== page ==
The dust has now settled on the new stimulus bill signed by President Trump on December 27, 2020. The changes to the Families First Coronavirus Response Act (“FFCRA”) were buried in over 5,000 pages of text and provide a choice for employers to continue paid leave benefits for their employees as follows:
- Congress extended the tax credits for employers that provide both paid sick leave and paid family leave through March 31, 2021. Those credits will continue to be processed as they have been under the FFCRA.
- Congress did not extend the mandatory requirement to provide paid leave, but it gives employers the choice to pay employees for time off required because of a COVID-19 illness, or for COVID-19 related family medical leave purposes. The provisions of the FFCRA regarding leave that qualifies for sick leave or family leave are still in effect in the event that an employer chooses to provide leave.
- Because employers are no longer required to provide paid leave, Congress withdrew the enforcement provisions of the FFCRA with respect to both unpaid sick leave and unlawful termination. However, Congress retained the “Prohibited Acts” portion of the FFCRA (Section 5104), which provides that if an employer provides paid sick leave, it may not “discharge, discipline, or in any other manner discriminate against any employee who” takes leave, files a complaint, or provides testimony in support of a complaint.
- Employees get only 80 hours of sick leave per year. Therefore, the amendments to the FFCRA do not give employees who have already taken their allotted 80 hours of paid sick leave any additional paid leave time. Employers may take a tax credit only for 80 hours of leave. However, employees may carry over their unused 80 hour entitlement into 2021, if an employer chooses to provide paid leave benefits.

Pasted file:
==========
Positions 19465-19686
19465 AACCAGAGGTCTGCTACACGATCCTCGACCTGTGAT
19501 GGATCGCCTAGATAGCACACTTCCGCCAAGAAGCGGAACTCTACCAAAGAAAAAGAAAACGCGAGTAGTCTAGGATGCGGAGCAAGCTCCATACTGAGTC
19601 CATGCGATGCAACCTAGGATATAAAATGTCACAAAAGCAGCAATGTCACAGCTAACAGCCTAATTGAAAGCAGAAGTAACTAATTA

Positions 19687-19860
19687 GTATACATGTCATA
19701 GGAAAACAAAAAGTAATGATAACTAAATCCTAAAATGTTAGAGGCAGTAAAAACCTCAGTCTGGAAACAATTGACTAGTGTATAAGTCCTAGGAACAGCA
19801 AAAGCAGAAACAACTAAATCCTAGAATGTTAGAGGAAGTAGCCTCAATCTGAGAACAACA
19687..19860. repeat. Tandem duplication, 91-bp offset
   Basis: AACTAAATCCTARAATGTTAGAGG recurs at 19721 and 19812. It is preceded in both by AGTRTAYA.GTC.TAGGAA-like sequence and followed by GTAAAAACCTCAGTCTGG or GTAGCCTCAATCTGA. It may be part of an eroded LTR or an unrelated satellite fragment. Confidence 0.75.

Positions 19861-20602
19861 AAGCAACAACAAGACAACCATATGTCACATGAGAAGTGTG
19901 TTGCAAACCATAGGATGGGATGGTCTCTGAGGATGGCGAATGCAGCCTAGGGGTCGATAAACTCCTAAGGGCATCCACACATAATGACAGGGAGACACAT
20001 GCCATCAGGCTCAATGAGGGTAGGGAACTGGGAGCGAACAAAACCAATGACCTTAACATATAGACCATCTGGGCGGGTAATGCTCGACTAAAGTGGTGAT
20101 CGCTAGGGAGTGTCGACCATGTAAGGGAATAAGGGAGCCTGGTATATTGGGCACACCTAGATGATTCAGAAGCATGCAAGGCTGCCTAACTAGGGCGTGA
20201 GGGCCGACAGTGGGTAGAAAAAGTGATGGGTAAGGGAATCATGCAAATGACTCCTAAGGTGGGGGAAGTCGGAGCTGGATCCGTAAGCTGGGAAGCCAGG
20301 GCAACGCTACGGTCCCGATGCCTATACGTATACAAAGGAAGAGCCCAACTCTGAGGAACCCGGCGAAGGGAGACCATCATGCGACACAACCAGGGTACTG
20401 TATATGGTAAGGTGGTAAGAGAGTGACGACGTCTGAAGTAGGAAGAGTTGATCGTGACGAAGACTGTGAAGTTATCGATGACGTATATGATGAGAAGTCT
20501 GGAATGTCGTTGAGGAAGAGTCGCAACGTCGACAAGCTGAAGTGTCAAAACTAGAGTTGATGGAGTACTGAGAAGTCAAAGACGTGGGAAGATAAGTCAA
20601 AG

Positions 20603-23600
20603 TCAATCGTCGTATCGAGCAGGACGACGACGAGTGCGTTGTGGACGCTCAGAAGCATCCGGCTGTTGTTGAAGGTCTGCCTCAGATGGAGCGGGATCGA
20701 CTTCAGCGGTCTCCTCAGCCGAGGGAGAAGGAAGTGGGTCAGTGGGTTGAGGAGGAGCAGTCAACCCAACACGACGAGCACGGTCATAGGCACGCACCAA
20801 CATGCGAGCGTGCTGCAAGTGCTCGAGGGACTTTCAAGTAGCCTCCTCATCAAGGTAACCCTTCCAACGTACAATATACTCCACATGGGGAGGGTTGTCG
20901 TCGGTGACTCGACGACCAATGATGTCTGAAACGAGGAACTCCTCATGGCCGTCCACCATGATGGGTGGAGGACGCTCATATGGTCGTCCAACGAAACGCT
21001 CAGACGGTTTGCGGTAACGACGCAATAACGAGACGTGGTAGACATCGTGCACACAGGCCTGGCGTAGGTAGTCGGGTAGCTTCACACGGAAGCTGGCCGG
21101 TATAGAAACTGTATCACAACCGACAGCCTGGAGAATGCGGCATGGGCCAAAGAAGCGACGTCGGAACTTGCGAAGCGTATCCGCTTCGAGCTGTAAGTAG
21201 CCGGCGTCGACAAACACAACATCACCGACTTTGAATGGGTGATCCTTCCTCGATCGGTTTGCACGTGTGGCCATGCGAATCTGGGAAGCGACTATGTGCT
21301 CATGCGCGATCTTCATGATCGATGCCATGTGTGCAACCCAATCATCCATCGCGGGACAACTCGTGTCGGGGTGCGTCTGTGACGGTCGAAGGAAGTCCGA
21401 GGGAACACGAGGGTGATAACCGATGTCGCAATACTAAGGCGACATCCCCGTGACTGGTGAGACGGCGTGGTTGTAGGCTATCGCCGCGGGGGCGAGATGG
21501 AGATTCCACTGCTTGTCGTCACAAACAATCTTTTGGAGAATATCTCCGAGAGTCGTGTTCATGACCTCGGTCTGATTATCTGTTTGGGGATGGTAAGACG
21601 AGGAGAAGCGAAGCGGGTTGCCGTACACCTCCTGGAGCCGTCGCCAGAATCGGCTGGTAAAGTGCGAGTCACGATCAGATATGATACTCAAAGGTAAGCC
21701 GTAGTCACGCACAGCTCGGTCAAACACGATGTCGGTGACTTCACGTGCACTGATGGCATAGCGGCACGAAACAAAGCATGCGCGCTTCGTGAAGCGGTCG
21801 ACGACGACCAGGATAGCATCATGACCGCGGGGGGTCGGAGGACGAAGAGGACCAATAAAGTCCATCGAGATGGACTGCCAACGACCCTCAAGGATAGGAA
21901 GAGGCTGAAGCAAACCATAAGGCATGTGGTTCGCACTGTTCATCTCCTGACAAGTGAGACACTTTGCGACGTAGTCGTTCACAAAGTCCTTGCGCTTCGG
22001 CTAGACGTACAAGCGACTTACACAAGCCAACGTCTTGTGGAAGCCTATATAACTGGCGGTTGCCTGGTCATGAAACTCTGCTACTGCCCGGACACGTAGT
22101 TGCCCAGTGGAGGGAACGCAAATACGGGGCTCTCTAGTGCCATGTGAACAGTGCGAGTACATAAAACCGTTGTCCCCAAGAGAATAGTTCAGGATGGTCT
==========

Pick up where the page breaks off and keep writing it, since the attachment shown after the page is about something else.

- Employees get only 10 weeks of FFCRA paid family leave benefits. If an employee has already used their 10 weeks of paid leave, they do not have entitlement for any additional paid leave rights.
Employers must decide whether they will choose to continue to pay for sick and family leave. Regardless, employers should provide notice to their employees regarding how they will implement leave requests in the future.
The fact that Congress has eliminated the requirement to provide paid leave does not necessarily give employers carte blanche to make employment decisions based on an employee’s decision to take unpaid leave. Employers must continue to apply state laws and federal laws that provide employees with unpaid leave. For example, if an employee has sought medical treatment (including a telemedicine visit that includes a physical examination) at least twice and took three days off work, then this is a serious health condition under the Oregon Family Medical Leave Act, the federal Family and Medical Leave Act, and the Washington State Paid Family Leave Act, which would require an employer to provide protected unpaid leave as provided for in those statutes.
In addition, if an employee must stay home from work to self-quarantine because they were exposed to COVID-19 or because they are sick, employers should be very careful and seek legal guidance before making any employment decisions based upon that employee’s absence. Staying home from work because of exposure to COVID-19 is an important societal obligation and termination for exercising that obligation could constitute wrongful discharge and expose employers to a legal claim.
Employers should continue to keep an eye on the FFCRA tax credit extensions to see if Congress makes a decision in late March to further extend the paid leave credits. Employers with questions about the changes to the FFCRA should consult legal counsel.